USC professor organizes LACO program

The Los Angeles Chamber Orchestra will host the first of five “Baroque Conversations” concerts today. This is the first time the winter series will begin before the new year. USC Thornton professor and violinist Margaret Batjer helped organize the series in her capacity as concertmaster of  LACO and will also perform in it. Though Batjer said this year’s music is not holiday-themed, the nature of Baroque music lends itself well to a December performance.

First chair · USC Thornton professor Margaret Batjer enjoys baroque music for its joyous and celebratory tone, which is perfect for the holidays. - Photo courtesy of Margaret Batjer

First chair · USC Thornton professor Margaret Batjer enjoys baroque music for its joyous and celebratory tone, which is perfect for the holidays. – Photo courtesy of Margaret Batjer

“Personally I think all Baroque music reminds me of something celebratory and … very joyous and happy,” she said.

Currently in its eighth year, the Baroque Conversations series features music from the pre-classical period of the 1600s through the time of legendary composer Johann Sebastian Bach. The theme of this year’s series is Baroque variations and in her selection of pieces, Batjer said she wanted to find works that highlight the three different types of Baroque music: chiacona, passacaglia and folia.

“There’s an enormous amount of research that goes into finding the right music,” Batjer said. “The playing part is the easy part. When they asked me to design this program I kept in mind that I was the first one of the group. I wanted our audience to have the table set for the series that’s coming and so I wanted to include a lot of these variations.”

Batjer said that baroque composers are known for their prolific works. One composer featured in the concert, Scarlatti, wrote more than 550 keyboard sonatas — three of which will be performed.

Batjer said she was always jealous that Scarlatti had composed so many keyboard sonatas and so few for violin, so she decided to play a keyboard sonata on her violin.

“The Scarlatti sonatas are extremely colorful and festive and I specifically chose Scarlatti because he’s very close to my heart,” Batjer said. “Playing them on violin was always something I wanted to do and they lend themselves well to a solo instrument.”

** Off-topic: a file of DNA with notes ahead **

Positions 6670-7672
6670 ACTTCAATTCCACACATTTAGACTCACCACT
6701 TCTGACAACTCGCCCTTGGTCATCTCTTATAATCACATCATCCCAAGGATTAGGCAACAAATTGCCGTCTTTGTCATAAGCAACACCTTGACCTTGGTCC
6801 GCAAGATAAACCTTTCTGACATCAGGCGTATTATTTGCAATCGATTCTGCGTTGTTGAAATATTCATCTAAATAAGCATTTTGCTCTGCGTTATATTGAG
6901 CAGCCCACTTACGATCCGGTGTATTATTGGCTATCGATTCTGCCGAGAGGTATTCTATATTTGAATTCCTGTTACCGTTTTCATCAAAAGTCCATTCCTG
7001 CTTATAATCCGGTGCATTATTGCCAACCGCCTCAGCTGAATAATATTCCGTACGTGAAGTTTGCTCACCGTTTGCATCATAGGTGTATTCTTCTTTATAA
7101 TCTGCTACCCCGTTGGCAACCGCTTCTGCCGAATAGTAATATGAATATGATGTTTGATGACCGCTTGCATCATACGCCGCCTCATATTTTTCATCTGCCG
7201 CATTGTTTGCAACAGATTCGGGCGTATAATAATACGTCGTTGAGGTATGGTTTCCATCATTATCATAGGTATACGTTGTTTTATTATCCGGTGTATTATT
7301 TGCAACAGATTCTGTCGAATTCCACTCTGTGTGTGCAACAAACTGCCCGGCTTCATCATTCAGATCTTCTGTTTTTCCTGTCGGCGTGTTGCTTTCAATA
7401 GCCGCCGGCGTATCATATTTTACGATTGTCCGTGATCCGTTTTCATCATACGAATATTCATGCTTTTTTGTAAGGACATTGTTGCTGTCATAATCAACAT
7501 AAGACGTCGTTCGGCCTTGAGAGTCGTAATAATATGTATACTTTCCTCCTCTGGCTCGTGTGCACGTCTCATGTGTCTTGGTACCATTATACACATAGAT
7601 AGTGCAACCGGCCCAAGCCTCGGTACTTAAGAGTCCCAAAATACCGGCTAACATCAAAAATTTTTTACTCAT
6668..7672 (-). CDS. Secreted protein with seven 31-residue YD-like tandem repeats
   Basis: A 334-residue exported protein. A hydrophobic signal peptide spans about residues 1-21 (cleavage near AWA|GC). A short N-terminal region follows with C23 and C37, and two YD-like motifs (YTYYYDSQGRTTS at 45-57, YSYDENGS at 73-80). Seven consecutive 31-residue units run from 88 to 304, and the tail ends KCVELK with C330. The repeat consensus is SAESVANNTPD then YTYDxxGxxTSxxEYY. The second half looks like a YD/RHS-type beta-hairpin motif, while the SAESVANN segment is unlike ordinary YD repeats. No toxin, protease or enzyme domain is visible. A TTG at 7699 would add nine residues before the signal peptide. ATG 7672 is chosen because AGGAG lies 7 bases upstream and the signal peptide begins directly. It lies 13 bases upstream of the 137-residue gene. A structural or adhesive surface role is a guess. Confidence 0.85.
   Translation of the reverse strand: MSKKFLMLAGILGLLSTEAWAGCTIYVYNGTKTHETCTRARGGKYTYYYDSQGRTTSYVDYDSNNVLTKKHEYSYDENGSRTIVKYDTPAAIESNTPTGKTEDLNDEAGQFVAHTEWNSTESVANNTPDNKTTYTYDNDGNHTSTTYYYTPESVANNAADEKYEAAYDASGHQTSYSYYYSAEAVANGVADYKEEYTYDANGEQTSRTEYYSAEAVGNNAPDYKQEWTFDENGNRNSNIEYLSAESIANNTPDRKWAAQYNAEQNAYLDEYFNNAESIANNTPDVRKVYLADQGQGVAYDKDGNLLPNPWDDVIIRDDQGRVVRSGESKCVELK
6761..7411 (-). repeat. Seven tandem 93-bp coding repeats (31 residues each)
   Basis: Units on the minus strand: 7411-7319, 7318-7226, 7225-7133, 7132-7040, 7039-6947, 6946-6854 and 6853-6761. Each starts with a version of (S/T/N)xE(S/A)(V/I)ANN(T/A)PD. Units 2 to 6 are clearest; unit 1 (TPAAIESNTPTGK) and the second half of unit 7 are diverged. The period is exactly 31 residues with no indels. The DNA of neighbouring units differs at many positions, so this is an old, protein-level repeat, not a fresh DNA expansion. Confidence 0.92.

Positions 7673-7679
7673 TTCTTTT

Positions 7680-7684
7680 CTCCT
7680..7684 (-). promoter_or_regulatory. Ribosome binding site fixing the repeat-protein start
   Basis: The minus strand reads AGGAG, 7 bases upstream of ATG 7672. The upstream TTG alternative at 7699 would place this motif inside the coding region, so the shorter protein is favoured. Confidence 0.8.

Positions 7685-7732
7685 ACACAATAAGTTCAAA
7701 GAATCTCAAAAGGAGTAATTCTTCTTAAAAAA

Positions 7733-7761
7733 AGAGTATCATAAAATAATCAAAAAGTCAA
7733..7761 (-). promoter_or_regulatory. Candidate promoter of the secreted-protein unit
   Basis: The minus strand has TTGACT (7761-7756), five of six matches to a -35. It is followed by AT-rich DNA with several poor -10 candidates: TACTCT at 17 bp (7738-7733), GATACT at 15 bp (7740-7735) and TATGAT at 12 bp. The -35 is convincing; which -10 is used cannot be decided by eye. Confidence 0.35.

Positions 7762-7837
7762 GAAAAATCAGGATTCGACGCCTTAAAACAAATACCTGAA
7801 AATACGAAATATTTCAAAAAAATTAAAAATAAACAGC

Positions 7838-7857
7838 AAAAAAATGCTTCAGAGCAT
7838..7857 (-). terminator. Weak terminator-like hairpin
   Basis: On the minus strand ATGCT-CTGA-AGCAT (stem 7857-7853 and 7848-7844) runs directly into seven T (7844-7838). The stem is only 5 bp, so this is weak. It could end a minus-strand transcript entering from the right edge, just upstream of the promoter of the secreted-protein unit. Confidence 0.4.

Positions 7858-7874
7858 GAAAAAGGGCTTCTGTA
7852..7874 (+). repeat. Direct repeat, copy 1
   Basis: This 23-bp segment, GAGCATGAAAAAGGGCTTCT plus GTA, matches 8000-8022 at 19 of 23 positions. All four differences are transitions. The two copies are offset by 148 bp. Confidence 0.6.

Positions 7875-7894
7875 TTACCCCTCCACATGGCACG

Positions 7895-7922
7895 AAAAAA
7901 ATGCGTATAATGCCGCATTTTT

The concert will features six performers, in addition to Batjer: bass player Nico Abondolo, cellist Armen Ksajikian, keyboardist Patricia Mabee, violinist and assistant concertmaster Tereza Stanislav and John Schneiderman playing lute and Baroque guitar. Batjer said she enjoys working with the small group and it provides a much different experience than being part of a large orchestra.

“I’m really looking forward to working with my colleagues again in the ensemble,” Batjer said. “It’s a very small group where we can all really have the time to work in detail and explore different options of how to play the different pieces.”

Batjer also appreciates that the nature of the performance itself allows performers to communicate with the audience. Zipper Concert Hall in Downtown Los Angeles, where the performance is held, seats approximately 500 patrons and the Conversations series is unique in that it features no intermission but the music is interspersed with conversations about music and performance practice. The program also features a Question & Answer session that allows the audience to converse with performers.

“I love the intimacy of it,” Batjer said. “It’s a very special hall because people feel very much a part of the music. It’s not a humongous concert hall where people feel disconnected from the performers. By mixing talking and playing it makes people more comfortable and more open to hearing music in a different way.”

Batjer, who joined the USC faculty in 2005, said that performances such as the Baroque Conversations Series have helped her become a better teacher and teaching has also improved her performance.

“I lead two different lives, one as a performer and one as a teacher,” she said. “But they are very much interwoven. I’m always learning. I learn from performances things that I can pass on to my students but I also learn from teaching. Having to explain things to students helps me solidify more my own musical and technical choices in my own playing. I think they complement each other and there’s a really natural connection between the two.”